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Google invests in keeping the lights on in SA

by , 03 June 2013

It's not just Eskom that's worried about keeping the lights on in South Africa. Global search engine, Google, has made it a top priority as well. Last Thursday, the group announced its first renewable energy investment in Africa. Here's how it'll affect you…

Google is ”making sure the lights (and your Android phone) stays on, by having invested a cool $12 million (R103 million) in the Jasper Power Project, a 96 megawatt solar photovoltaic plant in the Northern Cape province of South Africa,” reports memeburn.com.

That’s great news considering that, once complete, Jasper will be one of the continent’s largest solar installations and will generate enough electricity to power around 30,000 South African homes.

The Jasper Power Project, which is set to be constructed by a consortium including SolarReserve (a company that currently accounts for a 20% share of the nation’s solar power market), will also create approximately 600 construction jobs and 100 permanent operational jobs, writes Energy Matters.

SA’s shifting away from fossil fuels in favour of renewable energy sources

While South Africa primarily uses fossil fuels to create energy, there’s huge potential for renewable energy based on the country’s abundant wind and solar resources. And that’s exactly where government’s focusing.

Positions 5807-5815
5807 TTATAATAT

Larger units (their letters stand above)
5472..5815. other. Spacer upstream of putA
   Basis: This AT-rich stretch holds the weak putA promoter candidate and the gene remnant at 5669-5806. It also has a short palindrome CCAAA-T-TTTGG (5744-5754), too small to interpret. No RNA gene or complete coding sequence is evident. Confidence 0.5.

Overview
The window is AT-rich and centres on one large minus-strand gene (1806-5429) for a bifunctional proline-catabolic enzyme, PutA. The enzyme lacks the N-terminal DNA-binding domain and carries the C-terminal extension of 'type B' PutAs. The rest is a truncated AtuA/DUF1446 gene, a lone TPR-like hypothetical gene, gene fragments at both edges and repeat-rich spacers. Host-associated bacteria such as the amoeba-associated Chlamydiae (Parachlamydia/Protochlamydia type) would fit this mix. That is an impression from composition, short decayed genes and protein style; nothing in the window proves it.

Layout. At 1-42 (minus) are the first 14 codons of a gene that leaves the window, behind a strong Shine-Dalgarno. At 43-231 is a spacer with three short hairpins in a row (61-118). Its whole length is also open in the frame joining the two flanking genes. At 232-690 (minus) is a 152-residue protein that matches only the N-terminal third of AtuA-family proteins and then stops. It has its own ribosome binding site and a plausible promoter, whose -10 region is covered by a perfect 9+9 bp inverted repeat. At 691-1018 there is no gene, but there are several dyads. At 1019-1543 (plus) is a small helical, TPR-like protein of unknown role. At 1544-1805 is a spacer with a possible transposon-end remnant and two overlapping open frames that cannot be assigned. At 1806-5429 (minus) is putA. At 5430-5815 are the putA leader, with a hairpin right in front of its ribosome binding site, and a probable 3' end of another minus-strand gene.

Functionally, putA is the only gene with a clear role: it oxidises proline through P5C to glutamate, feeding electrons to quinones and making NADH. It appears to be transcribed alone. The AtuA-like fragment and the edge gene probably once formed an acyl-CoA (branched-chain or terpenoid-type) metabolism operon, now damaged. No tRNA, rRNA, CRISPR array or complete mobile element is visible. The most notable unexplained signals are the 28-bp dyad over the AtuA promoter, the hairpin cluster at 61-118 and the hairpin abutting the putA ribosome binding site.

Just last month, the National Energy Regulator of SA (Nersa) granted Eskom a licence for its Sere wind farm in the Western Cape, reports FSP Invest.

And now there’s the Jasper Power Project.

Both will go a long way in helping the country achieve its ambitious goal of generating 18 gigawatts of renewable energy by 2030 – almost a quarter of the country’s current national grid usage of 44 gigawatts.

Not only is this a great move from an energy point of view, it’s great news from an investment perspective too!

After all, you can tap into this trend by investing in construction companies that are making money from these projects: Companies like Basil Read and Ellies, explains Francois Joubert, analyst behind the Resource and Scarcity Report.

Google invests in keeping the lights on in SA
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